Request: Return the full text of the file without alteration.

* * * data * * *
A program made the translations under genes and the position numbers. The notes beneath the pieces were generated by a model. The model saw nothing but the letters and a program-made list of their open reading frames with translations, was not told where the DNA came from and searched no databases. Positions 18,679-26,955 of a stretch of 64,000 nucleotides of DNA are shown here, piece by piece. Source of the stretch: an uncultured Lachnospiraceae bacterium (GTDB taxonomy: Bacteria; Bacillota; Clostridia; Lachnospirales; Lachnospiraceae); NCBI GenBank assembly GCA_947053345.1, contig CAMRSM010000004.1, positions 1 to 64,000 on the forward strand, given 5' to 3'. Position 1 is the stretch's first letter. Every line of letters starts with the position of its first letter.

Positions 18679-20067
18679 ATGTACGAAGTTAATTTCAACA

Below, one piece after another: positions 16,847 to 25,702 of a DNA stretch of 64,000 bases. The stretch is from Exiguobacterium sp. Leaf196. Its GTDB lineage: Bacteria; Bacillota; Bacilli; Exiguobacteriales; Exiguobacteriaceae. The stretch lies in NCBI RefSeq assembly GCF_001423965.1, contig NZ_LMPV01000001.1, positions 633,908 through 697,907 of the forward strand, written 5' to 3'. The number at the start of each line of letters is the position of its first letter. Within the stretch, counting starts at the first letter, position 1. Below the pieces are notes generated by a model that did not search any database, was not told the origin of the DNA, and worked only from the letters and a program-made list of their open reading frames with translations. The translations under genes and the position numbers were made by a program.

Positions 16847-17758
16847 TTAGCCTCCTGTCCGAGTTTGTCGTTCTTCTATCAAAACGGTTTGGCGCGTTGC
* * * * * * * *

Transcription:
A program made the translations under genes and the position numbers. The notes beneath the pieces were generated by a model. The model saw nothing but the letters and a program-made list of their open reading frames with translations, was not told where the DNA came from and searched no databases. Positions 18,679-26,955 of a stretch of 64,000 nucleotides of DNA are shown here, piece by piece. Source of the stretch: an uncultured Lachnospiraceae bacterium (GTDB taxonomy: Bacteria; Bacillota; Clostridia; Lachnospirales; Lachnospiraceae); NCBI GenBank assembly GCA_947053345.1, contig CAMRSM010000004.1, positions 1 to 64,000 on the forward strand, given 5' to 3'. Position 1 is the stretch's first letter. Every line of letters starts with the position of its first letter.

Positions 18679-20067
18679 ATGTACGAAGTTAATTTCAACA

Below, one piece after another: positions 16,847 to 25,702 of a DNA stretch of 64,000 bases. The stretch is from Exiguobacterium sp. Leaf196. Its GTDB lineage: Bacteria; Bacillota; Bacilli; Exiguobacteriales; Exiguobacteriaceae. The stretch lies in NCBI RefSeq assembly GCF_001423965.1, contig NZ_LMPV01000001.1, positions 633,908 through 697,907 of the forward strand, written 5' to 3'. The number at the start of each line of letters is the position of its first letter. Within the stretch, counting starts at the first letter, position 1. Below the pieces are notes generated by a model that did not search any database, was not told the origin of the DNA, and worked only from the letters and a program-made list of their open reading frames with translations. The translations under genes and the position numbers were made by a program.

Positions 16847-17758
16847 TTAGCCTCCTGTCCGAGTTTGTCGTTCTTCTATCAAAACGGTTTGGCGCGTTGC